American biology research achieved greatness because we encouraged individual scientists to pursue the questions that intrigued them and the NIH, NSF and other agencies gave them the resources to do so.
Dr. Eisen argues that this greatness is threatened by an increasing emphasis on “Big Science” instead of investigator-driven research. In addition to depriving individual labs of funding, Big Science projects like ENCODE or BAM dominate the research landscape for years, establishing a current of trendiness and hype that is hard to swim against. Researchers are often pressured by funding agencies to base their work on the huge data sets that such Big Science projects generate.
The Takeaway: BAM and hype
Here on Behind the Buzz, I keep a lookout for media hype that gets in the way of real science communication. And when it comes to hype, Big Science proponents are often the worst offenders. The increasing sensationalism over the recent BAM announcement is just a taste of what’s to come. And after hype comes inevitable disappointment. The resulting damage to the public trust may be worse than any technological failures or financial costs. Again, we can learn from ENCODE. In recent weeks the scientific community has been in an uproar over an extremely critical paper from Dr. Dan Grauer which trashes the ENCODE project. Proponents and detractors have both turned to hype, derailing the scientific discourse.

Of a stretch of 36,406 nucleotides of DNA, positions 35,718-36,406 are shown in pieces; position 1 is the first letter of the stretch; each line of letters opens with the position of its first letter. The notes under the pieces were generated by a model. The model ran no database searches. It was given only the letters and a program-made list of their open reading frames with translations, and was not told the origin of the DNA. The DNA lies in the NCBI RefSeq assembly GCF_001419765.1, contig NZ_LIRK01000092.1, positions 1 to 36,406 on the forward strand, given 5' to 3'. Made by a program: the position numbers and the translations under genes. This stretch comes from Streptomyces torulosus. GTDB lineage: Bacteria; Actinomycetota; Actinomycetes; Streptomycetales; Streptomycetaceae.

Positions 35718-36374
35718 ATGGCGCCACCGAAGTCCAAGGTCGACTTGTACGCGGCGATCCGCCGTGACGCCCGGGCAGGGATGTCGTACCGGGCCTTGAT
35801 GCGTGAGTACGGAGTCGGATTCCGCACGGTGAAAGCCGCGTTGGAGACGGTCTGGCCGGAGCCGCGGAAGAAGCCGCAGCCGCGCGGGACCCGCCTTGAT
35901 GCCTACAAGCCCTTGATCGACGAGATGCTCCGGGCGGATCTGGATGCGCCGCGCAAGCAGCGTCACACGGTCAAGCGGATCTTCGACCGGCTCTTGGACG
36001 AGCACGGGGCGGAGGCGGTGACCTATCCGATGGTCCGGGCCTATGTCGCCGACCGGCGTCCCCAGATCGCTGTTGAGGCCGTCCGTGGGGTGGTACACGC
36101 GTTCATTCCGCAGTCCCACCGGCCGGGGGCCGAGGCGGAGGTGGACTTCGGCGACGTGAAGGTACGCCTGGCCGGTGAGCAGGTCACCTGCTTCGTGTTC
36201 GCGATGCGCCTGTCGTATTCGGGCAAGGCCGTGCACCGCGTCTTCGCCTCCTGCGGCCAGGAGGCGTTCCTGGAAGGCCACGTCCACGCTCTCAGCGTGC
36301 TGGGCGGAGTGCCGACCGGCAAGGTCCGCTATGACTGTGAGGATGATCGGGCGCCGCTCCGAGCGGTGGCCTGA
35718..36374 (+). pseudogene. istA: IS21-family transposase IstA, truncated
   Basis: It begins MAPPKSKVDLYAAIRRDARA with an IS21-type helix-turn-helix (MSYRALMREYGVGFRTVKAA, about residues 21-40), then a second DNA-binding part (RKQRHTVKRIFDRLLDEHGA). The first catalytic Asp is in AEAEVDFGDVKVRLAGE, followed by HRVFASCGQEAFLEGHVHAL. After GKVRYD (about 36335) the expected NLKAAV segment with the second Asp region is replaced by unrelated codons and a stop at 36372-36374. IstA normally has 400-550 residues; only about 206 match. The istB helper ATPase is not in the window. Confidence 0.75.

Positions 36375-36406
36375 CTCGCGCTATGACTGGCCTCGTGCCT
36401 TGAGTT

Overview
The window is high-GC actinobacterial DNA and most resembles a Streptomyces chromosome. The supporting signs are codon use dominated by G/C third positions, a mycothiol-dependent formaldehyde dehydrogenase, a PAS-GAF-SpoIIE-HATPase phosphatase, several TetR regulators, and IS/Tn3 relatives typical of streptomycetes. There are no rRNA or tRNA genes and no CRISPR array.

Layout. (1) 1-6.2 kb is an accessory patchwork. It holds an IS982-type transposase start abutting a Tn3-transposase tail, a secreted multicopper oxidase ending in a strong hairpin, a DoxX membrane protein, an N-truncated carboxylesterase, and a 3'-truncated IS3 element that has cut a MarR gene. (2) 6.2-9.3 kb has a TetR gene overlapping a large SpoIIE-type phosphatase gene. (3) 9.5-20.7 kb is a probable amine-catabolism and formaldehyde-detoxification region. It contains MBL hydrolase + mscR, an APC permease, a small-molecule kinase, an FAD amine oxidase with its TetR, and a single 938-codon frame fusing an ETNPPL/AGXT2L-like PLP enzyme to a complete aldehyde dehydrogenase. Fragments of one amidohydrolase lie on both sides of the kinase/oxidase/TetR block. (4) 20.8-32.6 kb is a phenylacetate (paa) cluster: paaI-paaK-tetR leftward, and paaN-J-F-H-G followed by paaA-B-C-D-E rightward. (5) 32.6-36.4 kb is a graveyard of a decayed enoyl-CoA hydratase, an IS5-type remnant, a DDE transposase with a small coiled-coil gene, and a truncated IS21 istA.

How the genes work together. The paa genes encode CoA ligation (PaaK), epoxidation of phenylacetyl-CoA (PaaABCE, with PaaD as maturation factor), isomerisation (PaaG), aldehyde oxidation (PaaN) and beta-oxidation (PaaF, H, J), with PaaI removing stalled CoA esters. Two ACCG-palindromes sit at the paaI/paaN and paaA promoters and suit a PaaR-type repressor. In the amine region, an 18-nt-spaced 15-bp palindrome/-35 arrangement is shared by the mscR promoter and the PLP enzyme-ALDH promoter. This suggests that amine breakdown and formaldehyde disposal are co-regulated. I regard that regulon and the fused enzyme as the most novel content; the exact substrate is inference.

To avoid another round of media backlash policy makers need to seriously reconsider the BAM project. This highly speculative, technologically ambitious, and hugely expensive project is the last thing American science needs today.
*Since I initially wrote this post the New York Times has published a more measured article in which they acknowledge that BAM will not be mapping the human brain any time soon.
These views are the work of individual authors, do not necessarily represent the views and opinions of The Rockefeller University, and are not approved or endorsed by The Rockefeller University.